The Presidency: My role during the four years of TUBA's existence has been one of two kinds: originally to draw upon the inspiration and example of the tuba fraternity in New York, the information on hundreds of tubists contained in the correspondence files of the Montreal Brass Quintet Series, the generous financial support of Mirafone, Conn, and Getzen, and the dedication and voluntary labour of my colleagues and students' presently to preserve what has since grown from those precious seeds in somewhat the manner of a caretaker government until that time soon when the vital administrative functions can be carried on by several individuals with the capabilities, the time and the resources which we know now are so necessary.
The President's committee considered this matter with great care, and recommended to me that I remain as President of TUBA until the election processes contained in their proposals could be properly implemented, that the organization could continue under my guidance through the transitional period. It must be apparent to all however, as it is painfully apparent to me, that this is not working out. ... I have therefore deicded to ask another colleague as soon as possible to accept the heavy responsibility to serve TUBA as acting President, and to implement election procddures in due course.
A Successor: Such a person must be enormously capable and be able to command international respect, for we must tenaciously guard the worldwide character of TUBA. At the same time he must be well associated and able, in particular, to guide the organization of the region which has already been cited, the central North American region.
Among the thousands of tubists thorughout the world there are several such highly respected and capable persons. In the mid-United States, for example, I may mention Arnold Jacobs for his extraordinary influence on our profession both as an artists and as a pedagogue. Our distinguised colleagues are in widely separated parts of the world however. Most of us are aware of the similar influence of Alexander Lebedev in the Soviet countries; and Kurahei Sato is likewise revered in the Orient, and Ionel Dumitru is correspondingly admired thoughout the Near East. There may not be a great many men of this calibre, but there are some.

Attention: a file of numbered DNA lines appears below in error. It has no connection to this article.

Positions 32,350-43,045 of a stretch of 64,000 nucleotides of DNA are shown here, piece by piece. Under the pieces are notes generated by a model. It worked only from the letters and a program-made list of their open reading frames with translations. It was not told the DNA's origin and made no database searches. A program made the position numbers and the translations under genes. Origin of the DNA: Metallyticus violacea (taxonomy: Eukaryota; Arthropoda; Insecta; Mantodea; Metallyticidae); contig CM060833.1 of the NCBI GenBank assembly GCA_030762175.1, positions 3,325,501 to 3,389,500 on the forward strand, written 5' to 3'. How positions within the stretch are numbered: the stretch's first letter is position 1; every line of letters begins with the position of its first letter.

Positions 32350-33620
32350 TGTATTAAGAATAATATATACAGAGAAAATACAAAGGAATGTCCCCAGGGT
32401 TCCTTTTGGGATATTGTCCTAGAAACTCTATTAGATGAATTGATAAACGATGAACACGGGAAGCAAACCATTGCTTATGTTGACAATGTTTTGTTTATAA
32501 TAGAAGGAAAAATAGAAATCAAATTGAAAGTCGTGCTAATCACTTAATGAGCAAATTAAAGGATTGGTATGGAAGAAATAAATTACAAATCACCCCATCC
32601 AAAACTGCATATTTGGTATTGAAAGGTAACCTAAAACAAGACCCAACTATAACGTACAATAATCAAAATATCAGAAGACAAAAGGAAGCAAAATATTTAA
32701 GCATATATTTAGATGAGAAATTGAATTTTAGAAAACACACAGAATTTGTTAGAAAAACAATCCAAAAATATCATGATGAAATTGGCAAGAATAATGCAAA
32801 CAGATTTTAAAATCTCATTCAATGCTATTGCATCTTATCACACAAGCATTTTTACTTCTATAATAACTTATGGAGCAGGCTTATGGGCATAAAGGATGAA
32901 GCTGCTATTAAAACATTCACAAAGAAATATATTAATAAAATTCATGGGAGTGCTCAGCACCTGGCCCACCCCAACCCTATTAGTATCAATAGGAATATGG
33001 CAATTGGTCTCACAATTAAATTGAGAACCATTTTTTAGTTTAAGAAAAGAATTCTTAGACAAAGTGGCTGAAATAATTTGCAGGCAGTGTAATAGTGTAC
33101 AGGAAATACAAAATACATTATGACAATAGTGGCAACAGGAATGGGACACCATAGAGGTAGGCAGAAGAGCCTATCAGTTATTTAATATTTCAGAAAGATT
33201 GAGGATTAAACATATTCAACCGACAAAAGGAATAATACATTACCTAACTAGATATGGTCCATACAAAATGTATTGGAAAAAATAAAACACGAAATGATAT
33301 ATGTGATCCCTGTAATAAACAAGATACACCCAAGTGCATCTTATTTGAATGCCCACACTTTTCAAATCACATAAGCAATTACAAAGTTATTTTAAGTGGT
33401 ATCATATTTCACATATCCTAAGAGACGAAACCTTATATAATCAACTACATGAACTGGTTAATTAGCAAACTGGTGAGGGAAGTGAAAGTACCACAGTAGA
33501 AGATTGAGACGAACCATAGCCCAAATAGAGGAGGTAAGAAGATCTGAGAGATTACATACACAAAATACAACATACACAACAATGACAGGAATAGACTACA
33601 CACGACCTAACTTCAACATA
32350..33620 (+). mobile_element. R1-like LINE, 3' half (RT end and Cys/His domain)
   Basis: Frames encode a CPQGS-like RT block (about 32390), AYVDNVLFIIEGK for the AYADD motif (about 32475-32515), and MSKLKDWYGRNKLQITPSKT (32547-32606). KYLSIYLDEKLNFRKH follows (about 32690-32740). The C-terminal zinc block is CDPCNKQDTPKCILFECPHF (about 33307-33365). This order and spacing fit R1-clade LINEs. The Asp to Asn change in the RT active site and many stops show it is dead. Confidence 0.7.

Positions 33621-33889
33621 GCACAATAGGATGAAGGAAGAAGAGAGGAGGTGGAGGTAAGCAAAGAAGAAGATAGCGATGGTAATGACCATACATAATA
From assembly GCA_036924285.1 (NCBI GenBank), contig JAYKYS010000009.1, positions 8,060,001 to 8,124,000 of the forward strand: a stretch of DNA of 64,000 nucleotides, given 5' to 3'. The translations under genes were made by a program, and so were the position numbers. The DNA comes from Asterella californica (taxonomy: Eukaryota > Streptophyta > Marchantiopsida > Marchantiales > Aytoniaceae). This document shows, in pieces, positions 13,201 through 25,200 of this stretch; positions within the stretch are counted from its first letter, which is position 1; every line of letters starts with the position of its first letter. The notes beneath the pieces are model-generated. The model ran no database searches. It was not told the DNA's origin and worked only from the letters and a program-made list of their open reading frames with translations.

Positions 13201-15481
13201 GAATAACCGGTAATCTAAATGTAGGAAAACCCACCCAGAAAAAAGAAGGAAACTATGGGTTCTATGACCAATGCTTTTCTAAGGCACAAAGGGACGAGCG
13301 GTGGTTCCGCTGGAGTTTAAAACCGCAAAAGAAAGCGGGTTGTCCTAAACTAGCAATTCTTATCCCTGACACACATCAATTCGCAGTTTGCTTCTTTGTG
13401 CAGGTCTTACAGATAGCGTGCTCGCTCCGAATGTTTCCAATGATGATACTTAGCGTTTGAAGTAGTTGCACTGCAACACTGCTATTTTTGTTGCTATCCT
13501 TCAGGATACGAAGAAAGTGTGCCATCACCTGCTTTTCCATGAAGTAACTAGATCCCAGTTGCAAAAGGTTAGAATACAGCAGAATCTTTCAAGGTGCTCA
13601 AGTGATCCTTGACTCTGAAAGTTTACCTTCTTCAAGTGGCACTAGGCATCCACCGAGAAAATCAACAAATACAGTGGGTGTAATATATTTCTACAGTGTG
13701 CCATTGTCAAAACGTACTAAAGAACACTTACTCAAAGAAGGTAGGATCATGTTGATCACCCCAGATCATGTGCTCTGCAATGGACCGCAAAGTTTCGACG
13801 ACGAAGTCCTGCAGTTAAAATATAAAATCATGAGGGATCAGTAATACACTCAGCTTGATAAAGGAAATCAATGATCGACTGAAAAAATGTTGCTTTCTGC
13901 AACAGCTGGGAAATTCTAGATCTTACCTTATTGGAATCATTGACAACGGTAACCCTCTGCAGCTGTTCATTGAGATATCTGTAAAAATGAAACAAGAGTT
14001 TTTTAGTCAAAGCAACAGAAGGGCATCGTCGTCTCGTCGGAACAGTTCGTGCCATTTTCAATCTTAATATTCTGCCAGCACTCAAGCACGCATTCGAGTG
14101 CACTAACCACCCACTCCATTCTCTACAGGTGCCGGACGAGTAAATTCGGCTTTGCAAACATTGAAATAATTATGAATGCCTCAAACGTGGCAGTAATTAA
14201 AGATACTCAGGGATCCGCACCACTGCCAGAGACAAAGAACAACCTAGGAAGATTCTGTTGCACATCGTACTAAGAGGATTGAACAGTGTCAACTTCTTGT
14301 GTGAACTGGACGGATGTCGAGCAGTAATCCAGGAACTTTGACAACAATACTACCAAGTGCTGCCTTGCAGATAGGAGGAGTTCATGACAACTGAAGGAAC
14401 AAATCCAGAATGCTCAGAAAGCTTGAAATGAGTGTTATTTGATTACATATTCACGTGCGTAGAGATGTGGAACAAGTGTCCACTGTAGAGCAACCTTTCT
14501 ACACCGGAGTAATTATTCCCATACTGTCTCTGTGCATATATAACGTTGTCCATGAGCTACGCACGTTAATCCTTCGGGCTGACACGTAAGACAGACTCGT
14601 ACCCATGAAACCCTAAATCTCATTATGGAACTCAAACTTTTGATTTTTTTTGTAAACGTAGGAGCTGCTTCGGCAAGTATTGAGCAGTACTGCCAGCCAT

I have spoken recently with a good friend and colleague to ask him personally to serve as activng President fo rTUBA. He is widely recognized for his tremendous abilities as an artist, teacher, and administrator. He is a man of enormaous energy; he has a marvelous personality and superb presence. He brings dignity to our field for his universal respect. How he accomplishes all that he does I cannot imagine. It is said of Harvey Phillips that he doesn't even sleep - instead he practices.
Innovations: There are several other recent innovations besides the appointment of Professor Phillips at Indiana University which bode well for the future of TUBA.
An international trombone association has made its appearance in teh past year with a board of directors and a [sphere] of activities which seems to be centered in the United States. They have already witnessed a highly successful national trombone workshop, well-documented in the Brass World, they have instituted annual dues of ten dollars, and they have elicited an enthusiastic response from their field.
The Brass World itself has emerged as a well-respected periodical of professional standards and considerable practical value. Among other things it is the official journal of the trumpet symposia, the horn workshops, and the trombone association. TUBA has long ago received an invitation from the editor to contribute to Brass World. There is little doubt that this is widely expected of us and that it will be to everyone's advantage - ours and theirs - that we adopt Brass World as the official journal of our proceedings, too.
Indiana University will [host] the first international tuba symposium-workshop on their campus in May. An excellent job of planning has been done by their project committee and a programme of activities has been projected in keeping with the high standards other brass workshops which are a tradition of only the past half-decade.
In preparation for this symposium the February issue of the Instrumentalist is to be entirely devoted to the tyba symposium, TUBA, and related articles. The entire membership files of TUBA have been computerized by Indiana University in order to [disseminate] all related information concerning the symposium to every tubist for whom we have personal information.
Credit of the imagination and implementation of the notable tuba projects belongs largely to Harvey Phillips. And Harvey has discussed with me his suggestions for further such projects which we will surely see realized in the not-distant future.